By Brian K. Sullivan and Marvin G. Perez (Bloomberg) — Tropical Storm Nate, on track to strike near New Orleans overnight Saturday, may cause close to $1 billion in damage across Central America and the U.S., regions already battered by the most powerful month of hurricanes on record.
Nate has triggered flooding and landslides in Central America, leaving at least 17 dead in Costa Rica and Nicaragua, and shuttered oil and natural platforms in the Gulf of Mexico. The storm could make landfall in the U.S. as a Category 1 hurricane with winds topping 74 miles (119 kilometers) an hour. Soaking rains across eastern Mississippi and Alabama may damage cotton crops.
Accumulated cyclone energy, a measure of storm power and longevity, set a record in September, according to the U.S. National Hurricane Center, a month that saw Hurricane Maria slam Puerto Rico at Category 4 strength and Hurricane Irma batter Florida with 130 mile per hour winds. All told, 14 storms have formed across the Atlantic this season, killing hundreds in the U.S., Mexico and the Caribbean and causing an estimated $300 billion in damage.
For New Orleans, “the big issue is potentially the rain,” said Chuck Watson, a disaster modeler at Enki Research in Savannah, Georgia. “All of that has to be pumped out since so much of the city is below lake and sea level. The infrastructure isn’t in great shape.”
Nate was about 175 miles southeast of Cozumel, Mexico with top winds of 50 miles an hour, the hurricane center said in an advisory at 11 a.m. New York time. It could be near hurricane strength when it approaches the Yucatan Peninsula later Friday, before entering the Gulf on a path toward Louisiana.
“I am amazed at how fast it is moving,” said Matt Rogers, president of the Commodity Weather Group LLC in Bethesda, Maryland. “It just lifted off Honduras and it is going to make land fall in New Orleans by tomorrow.”
Hurricane warnings are in place from Grand Isle, Louisiana, to the Alabama-Florida border while a storm surge warning is place for much of the Louisiana coast, including New Orleans. While Nate is forecast to strike near where Katrina hit in 2005, there’s a big difference between the storms. Katrina brought a 24- to 28-foot (7.3- to 8.5-meter) storm surge with it that killed 1,800 people and flooded New Orleans. Nate’s surge is forecast to reach only four to seven feet.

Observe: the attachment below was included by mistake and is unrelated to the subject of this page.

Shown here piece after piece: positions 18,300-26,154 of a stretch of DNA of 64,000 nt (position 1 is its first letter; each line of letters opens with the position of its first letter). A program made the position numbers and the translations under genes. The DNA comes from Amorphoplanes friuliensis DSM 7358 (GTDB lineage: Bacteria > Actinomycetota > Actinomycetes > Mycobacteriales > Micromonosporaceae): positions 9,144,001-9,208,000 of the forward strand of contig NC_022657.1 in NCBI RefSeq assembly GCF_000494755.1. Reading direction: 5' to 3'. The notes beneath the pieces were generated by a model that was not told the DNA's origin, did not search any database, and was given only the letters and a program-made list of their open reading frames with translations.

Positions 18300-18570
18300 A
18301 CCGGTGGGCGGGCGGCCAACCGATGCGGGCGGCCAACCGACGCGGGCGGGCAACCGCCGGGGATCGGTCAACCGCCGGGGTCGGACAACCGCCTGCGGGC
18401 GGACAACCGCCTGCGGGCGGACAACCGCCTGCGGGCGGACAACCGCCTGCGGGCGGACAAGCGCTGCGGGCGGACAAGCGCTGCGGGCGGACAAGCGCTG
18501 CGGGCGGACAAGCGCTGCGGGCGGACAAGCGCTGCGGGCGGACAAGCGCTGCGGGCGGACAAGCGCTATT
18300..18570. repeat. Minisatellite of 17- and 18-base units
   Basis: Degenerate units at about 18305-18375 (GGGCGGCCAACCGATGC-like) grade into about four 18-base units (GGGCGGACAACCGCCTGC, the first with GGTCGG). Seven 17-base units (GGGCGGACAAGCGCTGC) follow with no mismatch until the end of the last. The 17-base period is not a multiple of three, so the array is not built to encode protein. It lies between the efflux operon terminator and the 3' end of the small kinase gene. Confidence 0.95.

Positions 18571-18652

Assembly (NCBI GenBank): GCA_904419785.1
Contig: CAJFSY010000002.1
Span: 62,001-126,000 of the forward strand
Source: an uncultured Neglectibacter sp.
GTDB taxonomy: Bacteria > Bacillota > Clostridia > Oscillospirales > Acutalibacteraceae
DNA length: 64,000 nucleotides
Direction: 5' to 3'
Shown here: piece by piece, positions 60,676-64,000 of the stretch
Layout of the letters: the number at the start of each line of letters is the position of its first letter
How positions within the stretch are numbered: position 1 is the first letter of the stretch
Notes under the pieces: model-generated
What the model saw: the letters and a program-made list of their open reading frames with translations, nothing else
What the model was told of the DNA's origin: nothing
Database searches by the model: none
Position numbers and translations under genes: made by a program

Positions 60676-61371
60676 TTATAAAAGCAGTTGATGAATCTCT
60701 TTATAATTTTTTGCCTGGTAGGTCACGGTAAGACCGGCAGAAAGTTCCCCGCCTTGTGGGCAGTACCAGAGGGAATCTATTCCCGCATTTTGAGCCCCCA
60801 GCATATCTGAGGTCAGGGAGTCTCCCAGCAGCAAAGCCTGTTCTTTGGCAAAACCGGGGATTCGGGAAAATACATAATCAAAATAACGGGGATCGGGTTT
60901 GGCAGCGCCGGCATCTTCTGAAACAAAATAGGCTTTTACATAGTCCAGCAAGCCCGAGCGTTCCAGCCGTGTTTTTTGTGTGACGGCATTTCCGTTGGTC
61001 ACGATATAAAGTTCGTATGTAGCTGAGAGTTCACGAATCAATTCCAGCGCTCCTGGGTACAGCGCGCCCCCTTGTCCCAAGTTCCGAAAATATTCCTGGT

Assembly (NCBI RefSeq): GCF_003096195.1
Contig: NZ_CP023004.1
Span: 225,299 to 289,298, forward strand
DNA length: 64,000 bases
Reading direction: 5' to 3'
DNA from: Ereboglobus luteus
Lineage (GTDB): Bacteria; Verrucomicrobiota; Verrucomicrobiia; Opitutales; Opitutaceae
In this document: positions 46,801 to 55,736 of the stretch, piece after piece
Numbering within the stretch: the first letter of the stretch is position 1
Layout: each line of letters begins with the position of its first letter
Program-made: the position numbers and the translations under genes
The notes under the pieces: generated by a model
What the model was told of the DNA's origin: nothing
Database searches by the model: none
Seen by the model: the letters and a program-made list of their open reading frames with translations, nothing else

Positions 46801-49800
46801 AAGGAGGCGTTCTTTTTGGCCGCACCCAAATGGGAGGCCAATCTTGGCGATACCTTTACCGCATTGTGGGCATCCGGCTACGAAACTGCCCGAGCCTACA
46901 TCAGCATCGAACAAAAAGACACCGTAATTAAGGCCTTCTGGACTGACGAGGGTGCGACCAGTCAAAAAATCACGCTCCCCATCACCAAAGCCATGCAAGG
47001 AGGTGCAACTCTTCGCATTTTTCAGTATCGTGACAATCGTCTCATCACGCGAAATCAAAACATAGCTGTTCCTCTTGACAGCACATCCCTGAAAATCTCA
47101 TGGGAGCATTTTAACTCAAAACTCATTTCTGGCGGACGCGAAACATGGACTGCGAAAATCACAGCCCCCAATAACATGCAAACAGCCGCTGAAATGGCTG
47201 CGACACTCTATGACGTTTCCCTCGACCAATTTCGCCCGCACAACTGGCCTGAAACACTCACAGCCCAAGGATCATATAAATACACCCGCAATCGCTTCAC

Preliminary damage estimates for Nicaragua, Honduras and the rest of Central America stand at about $250 million. Nate could cause another $700 million to $800 million in the U.S., Watson said.
Orange-juice futures rose Thursday. BP Plc, Chevron Corp. and other drillers were evacuating and shutting platforms, and Phillips 66 is said to reduce refining rates at its Alliance plant south of New Orleans. Offshore platforms in the Gulf of Mexico account for about 17 percent of U.S. oil output and 4 percent of gas production. Roughly 45 percent of petroleum refining capacity and 51 percent of gas processing is on the coast.
While energy production may be curtailed, the storm probably won’t be strong enough to do any lasting damage, Rogers said.
“There will definitely be disruption but it is such a short-lived event it will be over by Sunday,” Rogers said. “They will be able to return people back to those platforms Sunday and Monday.”
Nate may dump as much as 6 inches of rain across eastern Mississippi and Alabama, according to hurricane center. That’s “definitely” doing damage to cotton there and slowing harvesting, said Donald Keeney, a meteorologist with MDA Weather Services in Gaithersburg, Maryland.
Onshore winds will probably only be around 40 mph when the storm passes through, which should spare Louisiana sugar cane any major risks, said Drew Lerner, the president of World Weather Inc. in Overland Park, Kansas.
“This isn’t going to be as bad as the other hurricanes we had recently,” Lerner said.
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